BY BERNADETTE H. CARREON
KOROR, Palau —The previous Senate failed to move forward with the extension of the Cross Act or extension of pandemic assistance to displaced workers — Palauan or foreigners —, making it a decision of the the new government of President Surangel Whipps Jr. whether to refile the measure or not.
The Cross Act will expire Jan. 31 and it’s as yet unknown if another bill will be introduced to extend the aid.
Prior to being sworn in as head of state, Whipps said he does not believe that foreign workers who lost their jobs due to the pandemic should receive aid from the government.
In December, President Tommy E. Remengesau Jr. submitted a bill extending the Cross Act or allowing financial assistance for businesses and the unemployed until Sept. 30, 2021. The bill was also supported by the incoming president.
While the previous House of Delegates passed the bill, the Senate said it will be left to the next Congress to address,
“Regulations will take time. The fastest way to make amendments is through the legislative process. The bill could be further improved and it should not take too long,” Whipps said.
He wants the bill to exclude foreign workers from the assistance, saying employers should send them home if they can longer pay their salaries.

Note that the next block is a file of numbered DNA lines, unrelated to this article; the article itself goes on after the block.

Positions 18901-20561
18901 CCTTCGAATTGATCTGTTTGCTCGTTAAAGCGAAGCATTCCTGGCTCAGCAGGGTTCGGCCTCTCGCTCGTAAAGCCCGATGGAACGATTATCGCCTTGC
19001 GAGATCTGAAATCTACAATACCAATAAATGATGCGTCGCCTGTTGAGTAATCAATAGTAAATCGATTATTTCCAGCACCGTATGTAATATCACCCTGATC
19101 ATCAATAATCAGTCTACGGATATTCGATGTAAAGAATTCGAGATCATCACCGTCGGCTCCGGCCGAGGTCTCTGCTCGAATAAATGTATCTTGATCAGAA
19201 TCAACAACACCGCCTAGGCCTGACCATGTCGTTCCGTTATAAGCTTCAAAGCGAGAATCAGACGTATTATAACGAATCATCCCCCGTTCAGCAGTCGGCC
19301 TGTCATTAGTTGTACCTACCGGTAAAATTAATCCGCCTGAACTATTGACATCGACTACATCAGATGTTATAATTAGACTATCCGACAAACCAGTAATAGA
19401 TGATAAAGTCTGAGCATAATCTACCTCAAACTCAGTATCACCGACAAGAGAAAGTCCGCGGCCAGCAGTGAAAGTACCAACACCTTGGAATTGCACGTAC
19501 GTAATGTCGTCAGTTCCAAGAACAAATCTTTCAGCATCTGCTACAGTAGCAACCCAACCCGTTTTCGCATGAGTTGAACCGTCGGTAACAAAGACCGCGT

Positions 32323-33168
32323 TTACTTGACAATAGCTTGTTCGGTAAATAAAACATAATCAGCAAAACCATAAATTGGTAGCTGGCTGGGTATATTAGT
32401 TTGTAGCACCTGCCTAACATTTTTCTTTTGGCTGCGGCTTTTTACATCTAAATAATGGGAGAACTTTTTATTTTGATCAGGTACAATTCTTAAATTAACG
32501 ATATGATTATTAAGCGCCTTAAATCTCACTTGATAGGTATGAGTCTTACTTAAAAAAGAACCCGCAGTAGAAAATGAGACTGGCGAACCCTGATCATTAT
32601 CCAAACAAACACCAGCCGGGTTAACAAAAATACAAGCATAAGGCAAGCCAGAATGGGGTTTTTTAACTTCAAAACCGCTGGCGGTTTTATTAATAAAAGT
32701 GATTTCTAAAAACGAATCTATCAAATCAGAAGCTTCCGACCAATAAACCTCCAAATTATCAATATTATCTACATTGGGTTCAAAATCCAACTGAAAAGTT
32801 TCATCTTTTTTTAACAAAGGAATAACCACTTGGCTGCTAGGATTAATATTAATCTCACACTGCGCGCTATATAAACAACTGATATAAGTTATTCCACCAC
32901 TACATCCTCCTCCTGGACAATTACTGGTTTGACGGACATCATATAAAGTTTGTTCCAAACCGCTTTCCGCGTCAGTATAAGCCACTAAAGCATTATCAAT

After Jan. 31, Whipps said there are 3,000 plus people who will be without jobs; about 1,200 are foreigners and more than 1,800 are locals. He said those Palauans could replace the 1,200 foreign workers that are being subsidized or employed by the government through the job placement program in the CROSS Act.
Remengesau warned the incoming government against excluding foreign workers, who he said is the country’s responsibility.
“I just want to caution that we also consider the reputation of Palau. There are many countries around the world that are at the borderline of human rights violations. They couldn’t take care of their foreign workers and when the COVI-19 started they didn’t offer them a helping hand. Businesses laid off their employees, and they were left to sleep on the streets and hungry; … they went to ask Red Cross and others for assistance. Only in Palau we really realize our true Palauan spirit — our cultural values that when someone drifts to our shores, we take them in and help them, and also in our Christian values to not let others suffer, even though they are from another country,” Remengesau said in a Jan. 13 press conference.
Whipps disagrees with Remenegsau saying that while foreign workers who are working are not going to be affected, he doesn’t believe in giving handouts to them.
“But I think Palau has been the most generous country in the world to accommodate the workers for the last nine months,” Whipps said.
He said Palau is living on borrowed money and the limited resources it has should go to the Palauan people.
However, he said he is also willing o listen to a discussion on the bill, since some sectors are saying that excluding foreign workers could further burden Palauan employers who are struggling from the pandemic impacts. mbj